- Many dentists purchase their tools from Europe or North America.
- Costa Rican health professionals don’t speak English.
- This is a huge misconception as English is actually mandatory in school and many go on to study or do their residency in the US or Europe.
- Now that medical tourism is so big in Costa Rica, many doctors, dentists, pharmacists, physical therapists, surgeons and veterinarians speak fluent English to cater to the foreign tourists. But of course, not all do as Spanish is the official language.
Dental Work for Medical Tourism
Dental work is the number one procedure sought out by medical tourists since there is a large number of English speaking specialized dentists, a shorter wait time, a shorter recovery time and a much lower cost of care.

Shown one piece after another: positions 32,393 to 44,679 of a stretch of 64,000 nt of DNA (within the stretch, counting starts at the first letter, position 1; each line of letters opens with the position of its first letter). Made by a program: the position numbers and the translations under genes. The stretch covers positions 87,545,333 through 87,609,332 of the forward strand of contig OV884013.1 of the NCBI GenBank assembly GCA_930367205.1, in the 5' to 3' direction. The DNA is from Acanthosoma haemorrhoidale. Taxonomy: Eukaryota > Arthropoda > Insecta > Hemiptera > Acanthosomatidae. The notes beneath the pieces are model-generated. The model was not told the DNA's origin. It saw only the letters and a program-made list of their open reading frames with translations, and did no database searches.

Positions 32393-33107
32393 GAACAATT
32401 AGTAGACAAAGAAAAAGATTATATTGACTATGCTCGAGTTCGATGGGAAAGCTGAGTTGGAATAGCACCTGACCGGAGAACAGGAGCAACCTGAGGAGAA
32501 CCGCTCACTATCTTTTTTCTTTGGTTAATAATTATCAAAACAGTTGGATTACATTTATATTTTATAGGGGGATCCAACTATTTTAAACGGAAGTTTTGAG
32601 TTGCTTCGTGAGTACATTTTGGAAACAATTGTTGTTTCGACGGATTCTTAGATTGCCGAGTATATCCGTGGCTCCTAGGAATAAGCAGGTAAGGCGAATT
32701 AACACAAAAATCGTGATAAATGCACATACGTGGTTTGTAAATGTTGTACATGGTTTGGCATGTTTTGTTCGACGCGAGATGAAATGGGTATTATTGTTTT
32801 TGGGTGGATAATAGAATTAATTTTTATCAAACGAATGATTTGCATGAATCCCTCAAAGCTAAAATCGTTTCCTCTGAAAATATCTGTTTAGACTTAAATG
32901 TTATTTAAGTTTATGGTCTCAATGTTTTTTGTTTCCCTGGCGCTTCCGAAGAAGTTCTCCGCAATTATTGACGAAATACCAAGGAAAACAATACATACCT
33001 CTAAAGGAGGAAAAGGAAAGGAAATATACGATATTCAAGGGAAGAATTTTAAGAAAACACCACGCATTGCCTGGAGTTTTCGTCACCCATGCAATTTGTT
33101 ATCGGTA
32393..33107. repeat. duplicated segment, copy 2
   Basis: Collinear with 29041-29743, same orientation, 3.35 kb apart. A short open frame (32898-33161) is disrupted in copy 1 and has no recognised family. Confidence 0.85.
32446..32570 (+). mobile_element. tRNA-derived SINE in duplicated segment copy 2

These are some procedures normally done:
Not to mention teeth whitening and orthodontic treatment.
How to Find a Dentist
With a plethora of dental professionals in Costa Rica, finding one as a foreigner can be a bit daunting and intimidating. If you don’t speak Spanish, you will have to find an English spoken clinic and you can find those mostly in touristic areas.
Dental clinics will hang a “Odontología” or “Clinica Dental” sign. Many will write on the sign or on the door/window if they are English spoken.
Not all the information is online and most people find their dentists by word of mouth. Ask in the Costa Rica expat Facebook groups, look up forums or use services like Medigo that identify, rate and recommend clinics and health professionals. These kinds of websites are extremely useful since they list information such as types of procedures available, location, prices, accreditation and you can book straight from the site.
My Experience Seeing a Dentist in Costa Rica as a Foreigner – Cleanings